Unlike most mothers who make the effort to compile a baby book for their firstborn and get lazier with each subsequent child, I decided to set the bar low right out of the gate. What with recovering from expelling a bowling ball out of my lady parts and pumping seemingly every waking moment of the day, I somehow forgot to herald my son’s existence in the world with themed borders and Mod-Podged pictures cut into heart shapes. By the time I was able to find enough time in the day to devote to a baby book, I was left with 15, 246 pictures that I could never choose between and very little motivation to do so. The window of opportunity had officially slammed shut. Plus, I had forgotten to document all the little “firsts” and I knew I’d more than likely be fabricating a good majority of the memories my son would relive someday.
Then, one day I was idly flipping through the Instagram gallery on my phone, when it suddenly dawned on me: Instagram is my son’s baby book. It is the lazy mother’s equivalent of weeding through those 15,000 pictures and cherry-picking the very best moments that were worthy enough to share with the masses. It is my son’s highlight reel, cropped into little shareable squares.
Even in their overly-filtered, awkwardly-cropped state (do I keep in the top of the head or the bottom of the toes?), these pictures tell the story of my son’s life in chronological order, from the tiny white dot on the ultrasound to the chubby little boy smiling from his highchair.
They show the progression from the bald scrawny chicken swimming in newborn clothes to the budding linebacker busting out of onesies made for babies 6 months older.
They highlight the big firsts—smiling, rolling over, laughing, solid foods—and the mundane, everyday stuff that I’m so glad has been saved for us to look back on someday—trips to the beach, playing blocks with daddy, fingerpainting in the kitchen.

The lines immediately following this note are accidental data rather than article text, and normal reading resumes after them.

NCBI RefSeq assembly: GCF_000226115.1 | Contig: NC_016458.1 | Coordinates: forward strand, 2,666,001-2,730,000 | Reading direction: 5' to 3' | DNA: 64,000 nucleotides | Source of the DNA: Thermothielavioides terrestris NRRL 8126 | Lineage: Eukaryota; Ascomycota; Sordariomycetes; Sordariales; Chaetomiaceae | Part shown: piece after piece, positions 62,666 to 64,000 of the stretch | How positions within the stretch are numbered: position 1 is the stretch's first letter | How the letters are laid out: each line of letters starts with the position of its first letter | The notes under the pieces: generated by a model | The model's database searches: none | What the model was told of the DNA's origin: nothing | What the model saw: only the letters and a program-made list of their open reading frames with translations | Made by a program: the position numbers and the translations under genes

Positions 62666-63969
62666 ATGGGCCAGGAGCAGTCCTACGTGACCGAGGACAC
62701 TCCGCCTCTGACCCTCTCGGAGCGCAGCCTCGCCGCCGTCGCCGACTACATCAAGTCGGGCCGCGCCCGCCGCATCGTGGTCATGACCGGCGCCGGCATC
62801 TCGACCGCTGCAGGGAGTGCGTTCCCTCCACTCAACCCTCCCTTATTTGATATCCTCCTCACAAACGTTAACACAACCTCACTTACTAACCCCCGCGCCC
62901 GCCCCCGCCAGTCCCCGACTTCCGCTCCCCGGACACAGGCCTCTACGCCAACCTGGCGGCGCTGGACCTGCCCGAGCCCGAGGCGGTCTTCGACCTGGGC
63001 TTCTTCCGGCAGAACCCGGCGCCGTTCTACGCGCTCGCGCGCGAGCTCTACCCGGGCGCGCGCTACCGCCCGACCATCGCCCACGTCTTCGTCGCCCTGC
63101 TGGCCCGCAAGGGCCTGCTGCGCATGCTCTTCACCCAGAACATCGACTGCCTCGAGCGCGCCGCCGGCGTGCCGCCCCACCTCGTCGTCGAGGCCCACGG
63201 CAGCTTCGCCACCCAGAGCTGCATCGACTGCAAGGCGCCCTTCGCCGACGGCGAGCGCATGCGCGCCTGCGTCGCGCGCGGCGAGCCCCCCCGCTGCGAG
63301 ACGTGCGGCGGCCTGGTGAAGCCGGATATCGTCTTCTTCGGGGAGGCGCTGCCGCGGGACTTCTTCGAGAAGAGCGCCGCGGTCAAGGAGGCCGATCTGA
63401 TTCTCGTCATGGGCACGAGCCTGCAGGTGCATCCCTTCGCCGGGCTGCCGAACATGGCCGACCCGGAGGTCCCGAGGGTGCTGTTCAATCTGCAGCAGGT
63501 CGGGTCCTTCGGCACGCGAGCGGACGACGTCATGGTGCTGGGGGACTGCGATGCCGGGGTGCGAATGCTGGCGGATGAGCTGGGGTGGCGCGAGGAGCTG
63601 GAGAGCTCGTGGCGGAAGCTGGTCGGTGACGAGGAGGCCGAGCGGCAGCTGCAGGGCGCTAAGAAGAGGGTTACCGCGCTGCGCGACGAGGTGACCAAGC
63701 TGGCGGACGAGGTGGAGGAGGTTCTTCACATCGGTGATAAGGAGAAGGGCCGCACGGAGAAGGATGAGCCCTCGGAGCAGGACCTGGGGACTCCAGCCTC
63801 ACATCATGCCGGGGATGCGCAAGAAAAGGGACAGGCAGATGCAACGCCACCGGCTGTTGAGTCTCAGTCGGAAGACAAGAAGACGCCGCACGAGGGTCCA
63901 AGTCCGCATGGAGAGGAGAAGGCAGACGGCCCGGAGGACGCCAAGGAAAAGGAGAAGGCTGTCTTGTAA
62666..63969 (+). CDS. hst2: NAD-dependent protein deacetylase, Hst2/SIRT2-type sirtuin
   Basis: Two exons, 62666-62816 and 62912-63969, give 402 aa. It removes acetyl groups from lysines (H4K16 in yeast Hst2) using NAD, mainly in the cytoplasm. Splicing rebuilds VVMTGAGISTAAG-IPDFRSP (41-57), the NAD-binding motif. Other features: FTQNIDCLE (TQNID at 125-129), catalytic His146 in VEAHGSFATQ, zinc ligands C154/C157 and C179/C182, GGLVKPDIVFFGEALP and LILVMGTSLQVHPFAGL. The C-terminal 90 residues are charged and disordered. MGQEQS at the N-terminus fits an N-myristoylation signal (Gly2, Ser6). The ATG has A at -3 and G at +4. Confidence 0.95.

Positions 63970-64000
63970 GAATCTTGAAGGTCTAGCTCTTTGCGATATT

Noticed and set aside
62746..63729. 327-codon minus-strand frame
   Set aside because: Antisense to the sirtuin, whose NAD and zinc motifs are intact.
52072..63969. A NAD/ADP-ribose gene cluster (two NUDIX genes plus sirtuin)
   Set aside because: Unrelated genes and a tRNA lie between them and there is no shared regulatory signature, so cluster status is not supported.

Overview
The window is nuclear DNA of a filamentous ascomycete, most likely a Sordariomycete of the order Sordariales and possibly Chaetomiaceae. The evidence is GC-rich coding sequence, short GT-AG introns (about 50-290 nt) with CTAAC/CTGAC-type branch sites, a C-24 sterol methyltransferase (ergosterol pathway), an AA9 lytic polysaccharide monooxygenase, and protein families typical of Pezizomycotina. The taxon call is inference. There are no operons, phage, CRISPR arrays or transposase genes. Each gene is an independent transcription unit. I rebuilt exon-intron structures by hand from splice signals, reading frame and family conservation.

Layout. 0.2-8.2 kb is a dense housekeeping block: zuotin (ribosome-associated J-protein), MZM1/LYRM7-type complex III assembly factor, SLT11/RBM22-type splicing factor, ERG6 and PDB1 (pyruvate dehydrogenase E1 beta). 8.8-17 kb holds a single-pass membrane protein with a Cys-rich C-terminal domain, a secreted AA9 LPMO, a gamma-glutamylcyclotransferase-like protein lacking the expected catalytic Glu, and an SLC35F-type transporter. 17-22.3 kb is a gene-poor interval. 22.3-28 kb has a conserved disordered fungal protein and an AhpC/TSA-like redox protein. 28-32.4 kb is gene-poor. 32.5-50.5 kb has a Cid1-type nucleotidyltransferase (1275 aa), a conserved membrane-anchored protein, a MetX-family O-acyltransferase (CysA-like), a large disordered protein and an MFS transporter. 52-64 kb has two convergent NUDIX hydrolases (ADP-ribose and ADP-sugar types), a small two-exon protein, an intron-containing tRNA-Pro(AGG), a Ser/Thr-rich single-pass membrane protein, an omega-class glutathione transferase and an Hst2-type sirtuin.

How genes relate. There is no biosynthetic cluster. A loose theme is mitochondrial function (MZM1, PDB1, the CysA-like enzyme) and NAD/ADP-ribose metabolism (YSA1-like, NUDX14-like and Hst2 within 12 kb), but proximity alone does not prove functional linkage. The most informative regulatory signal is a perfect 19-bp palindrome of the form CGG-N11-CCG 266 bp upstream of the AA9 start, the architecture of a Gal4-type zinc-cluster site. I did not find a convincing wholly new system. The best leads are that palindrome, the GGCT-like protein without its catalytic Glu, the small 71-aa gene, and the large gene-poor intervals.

Part of me feels like I’ve failed my son in a fundamental way—being too lazy or distracted to document his life story in any meaningful fashion—and part of me is so glad his life’s memories will be preserved forever in the all-powerful “cloud,” safe from acts of God or destructive toddlers with a penchant for ripping the pages from books.
In a sense, this little social media time capsule is a window into our lives at this exact moment in time—the places we’ve gone, the people that matter to us, the love that so many people feel for one smiling little boy with blueberries smeared in his hair. These pictures are proof positive that he has been loved by so many, even when he was still a tiny speck on the ultrasound; they are a living record of his connection to loved ones who may not still be here when he’s grown.
Maybe someday I’ll look back in regret, wishing I had done it the old school way, that I had a physical record of my love to show him when he’s old enough to be amused by his baby pictures or to place in his hands on graduation day, the way my parents did for me.
Or maybe times have changed and baby books will go the way of the rattail and the floppy disk—I can’t predict. All I can hope is that, whatever form it takes, the documentation of my son’s memories—the big milestones, the lazy Sundays at home and everything in between—will be enough to show him how loved he has always been. Even if his toes get cropped out of the picture.